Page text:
While state health officials report declining COVID-19 case and hospitalization rates across Washington, the same trends are not emerging in Lewis County. The county’s case rate — new cases per 100,000 — recently breached 300, well past the state average of 224.6.
This week, county officials reported an additional COVID-19 death and a new congregate care outbreak. And while fewer cases were reported this week compared to last week — 131 versus 135 — 12 residents were hospitalized for the illness during both weeks.
Meanwhile, The Chronicle reported Pe Ell students have returned to remote learning after 20% of the district’s campus population was exposed to COVID-19.
“I think there are some other communities right now that are seeing a decrease that we are not seeing at this time,” Public Health Director JP Anderson said this week.
After reporting statewide declines in cases and hospital admissions to news media Wednesday, Health Secretary Umair Shah reminded Washingtonians that the signs of slowed transmission are not ubiquitous.
“We want to make sure that’s emphasized, that we want people to really know what’s happening in their local community,” Shah said.
Statewide, case rates and hospitalization rates have been on the decline since mid-April.
In Lewis County, just over a quarter of residents have been fully vaccinated, compared to 37.54% of the state.
The gap is even wider when compared to counties like King, where 45.5% of residents are fully vaccinated.
When asked how the county’s relatively low vaccination rate would play into the state’s full reopening, which Gov. Jay Inslee recently slated for June 30, Anderson said it will lead to more cases “and we will experience more of those negative health outcomes.”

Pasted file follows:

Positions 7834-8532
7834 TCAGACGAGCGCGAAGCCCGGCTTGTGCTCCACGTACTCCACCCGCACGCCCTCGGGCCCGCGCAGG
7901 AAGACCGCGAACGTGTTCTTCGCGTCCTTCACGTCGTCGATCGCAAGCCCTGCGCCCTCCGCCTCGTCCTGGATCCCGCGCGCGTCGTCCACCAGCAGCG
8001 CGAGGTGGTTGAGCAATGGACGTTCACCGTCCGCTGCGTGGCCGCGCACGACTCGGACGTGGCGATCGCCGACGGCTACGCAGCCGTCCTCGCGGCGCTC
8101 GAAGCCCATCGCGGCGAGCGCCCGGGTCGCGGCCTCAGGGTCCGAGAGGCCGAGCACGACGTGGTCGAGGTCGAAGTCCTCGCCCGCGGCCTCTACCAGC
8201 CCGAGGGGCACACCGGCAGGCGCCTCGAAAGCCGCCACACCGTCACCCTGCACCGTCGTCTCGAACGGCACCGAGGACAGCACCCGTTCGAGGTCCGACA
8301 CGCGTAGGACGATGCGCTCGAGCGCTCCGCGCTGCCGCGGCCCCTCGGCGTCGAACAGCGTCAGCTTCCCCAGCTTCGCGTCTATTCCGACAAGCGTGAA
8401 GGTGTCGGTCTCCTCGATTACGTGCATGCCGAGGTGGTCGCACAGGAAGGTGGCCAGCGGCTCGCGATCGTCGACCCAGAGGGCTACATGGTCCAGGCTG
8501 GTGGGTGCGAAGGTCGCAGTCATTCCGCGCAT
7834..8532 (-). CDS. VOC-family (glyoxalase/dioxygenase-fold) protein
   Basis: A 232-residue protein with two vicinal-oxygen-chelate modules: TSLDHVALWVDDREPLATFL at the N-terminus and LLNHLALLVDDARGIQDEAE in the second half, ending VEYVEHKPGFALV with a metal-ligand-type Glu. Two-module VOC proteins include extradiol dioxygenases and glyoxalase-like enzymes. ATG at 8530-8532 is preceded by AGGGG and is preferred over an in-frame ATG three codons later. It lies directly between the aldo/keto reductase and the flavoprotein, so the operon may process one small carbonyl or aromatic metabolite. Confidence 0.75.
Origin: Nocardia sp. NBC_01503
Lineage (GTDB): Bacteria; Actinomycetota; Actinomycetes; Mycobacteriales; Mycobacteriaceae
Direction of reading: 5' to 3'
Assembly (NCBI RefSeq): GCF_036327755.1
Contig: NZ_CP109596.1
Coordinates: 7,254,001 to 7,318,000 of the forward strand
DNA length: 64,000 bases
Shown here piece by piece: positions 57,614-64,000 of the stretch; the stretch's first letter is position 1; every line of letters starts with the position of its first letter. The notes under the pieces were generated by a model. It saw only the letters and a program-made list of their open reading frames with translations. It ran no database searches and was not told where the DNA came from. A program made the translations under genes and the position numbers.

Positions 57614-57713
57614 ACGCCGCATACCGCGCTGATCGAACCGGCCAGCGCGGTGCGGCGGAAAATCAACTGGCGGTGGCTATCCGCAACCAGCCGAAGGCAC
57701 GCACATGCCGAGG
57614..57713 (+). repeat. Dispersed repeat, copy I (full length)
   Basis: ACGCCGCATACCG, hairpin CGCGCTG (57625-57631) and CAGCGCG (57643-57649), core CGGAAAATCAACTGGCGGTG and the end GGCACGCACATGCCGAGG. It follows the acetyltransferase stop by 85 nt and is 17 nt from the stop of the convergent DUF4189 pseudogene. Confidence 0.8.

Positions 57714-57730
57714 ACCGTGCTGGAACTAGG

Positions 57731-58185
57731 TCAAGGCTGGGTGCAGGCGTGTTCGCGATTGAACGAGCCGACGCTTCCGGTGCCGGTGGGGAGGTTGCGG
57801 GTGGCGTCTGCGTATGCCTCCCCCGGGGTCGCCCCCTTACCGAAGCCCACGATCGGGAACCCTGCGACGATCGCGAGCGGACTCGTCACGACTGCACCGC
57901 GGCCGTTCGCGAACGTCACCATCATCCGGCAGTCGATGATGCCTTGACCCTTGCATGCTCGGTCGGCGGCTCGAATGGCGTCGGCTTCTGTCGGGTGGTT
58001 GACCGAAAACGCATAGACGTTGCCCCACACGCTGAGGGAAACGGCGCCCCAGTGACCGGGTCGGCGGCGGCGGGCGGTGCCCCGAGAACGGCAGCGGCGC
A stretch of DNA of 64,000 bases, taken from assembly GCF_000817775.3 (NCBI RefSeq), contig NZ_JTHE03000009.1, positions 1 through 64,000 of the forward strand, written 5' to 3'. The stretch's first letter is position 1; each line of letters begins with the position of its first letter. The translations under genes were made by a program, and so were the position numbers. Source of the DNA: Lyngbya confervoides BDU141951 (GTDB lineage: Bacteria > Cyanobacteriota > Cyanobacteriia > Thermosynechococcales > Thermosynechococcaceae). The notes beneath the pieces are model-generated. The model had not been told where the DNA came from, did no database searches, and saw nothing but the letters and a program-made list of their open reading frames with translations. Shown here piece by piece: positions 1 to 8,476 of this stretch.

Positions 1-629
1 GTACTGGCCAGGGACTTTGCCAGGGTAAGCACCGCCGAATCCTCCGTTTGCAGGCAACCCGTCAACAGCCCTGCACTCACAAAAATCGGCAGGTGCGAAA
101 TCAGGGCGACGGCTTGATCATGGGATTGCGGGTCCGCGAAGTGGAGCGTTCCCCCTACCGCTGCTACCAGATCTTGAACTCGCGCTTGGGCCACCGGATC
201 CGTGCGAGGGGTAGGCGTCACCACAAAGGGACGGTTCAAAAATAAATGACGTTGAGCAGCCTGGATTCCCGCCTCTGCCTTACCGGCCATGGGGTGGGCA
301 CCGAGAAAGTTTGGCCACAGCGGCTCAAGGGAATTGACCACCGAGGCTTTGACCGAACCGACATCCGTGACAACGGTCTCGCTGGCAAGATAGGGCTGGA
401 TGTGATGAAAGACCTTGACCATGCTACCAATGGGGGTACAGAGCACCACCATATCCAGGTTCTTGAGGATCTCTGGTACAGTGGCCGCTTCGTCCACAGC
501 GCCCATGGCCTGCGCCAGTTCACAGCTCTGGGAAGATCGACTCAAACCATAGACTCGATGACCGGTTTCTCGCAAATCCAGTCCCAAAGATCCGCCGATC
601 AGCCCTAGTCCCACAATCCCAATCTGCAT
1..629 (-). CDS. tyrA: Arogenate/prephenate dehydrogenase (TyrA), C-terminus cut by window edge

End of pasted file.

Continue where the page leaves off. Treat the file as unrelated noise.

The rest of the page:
According to state health officials, individuals 65 and older increase their risk of hospitalization by 10-fold if they are unvaccinated. Shah said Wednesday people 45 to 64 increase their risk of hospitalization by 18-fold.
This week, all counties moved — or remained — in Phase 3 of the state’s reopening plan. While local health jurisdictions can impose their own restrictions to help curb the spread of the disease, Anderson signaled that such measures aren’t on the horizon.
“I don’t see any kind of program that would be designed to inhibit a reopening. I think that continues sometimes to polarize the issue of vaccinations, and might not actually get the intended outcome, which is to encourage people to review and consider getting a vaccine,” he said.
It’s Anderson’s hope that public health officials can “pull back a bit from the center stage” as the community takes on conversations around vaccinations.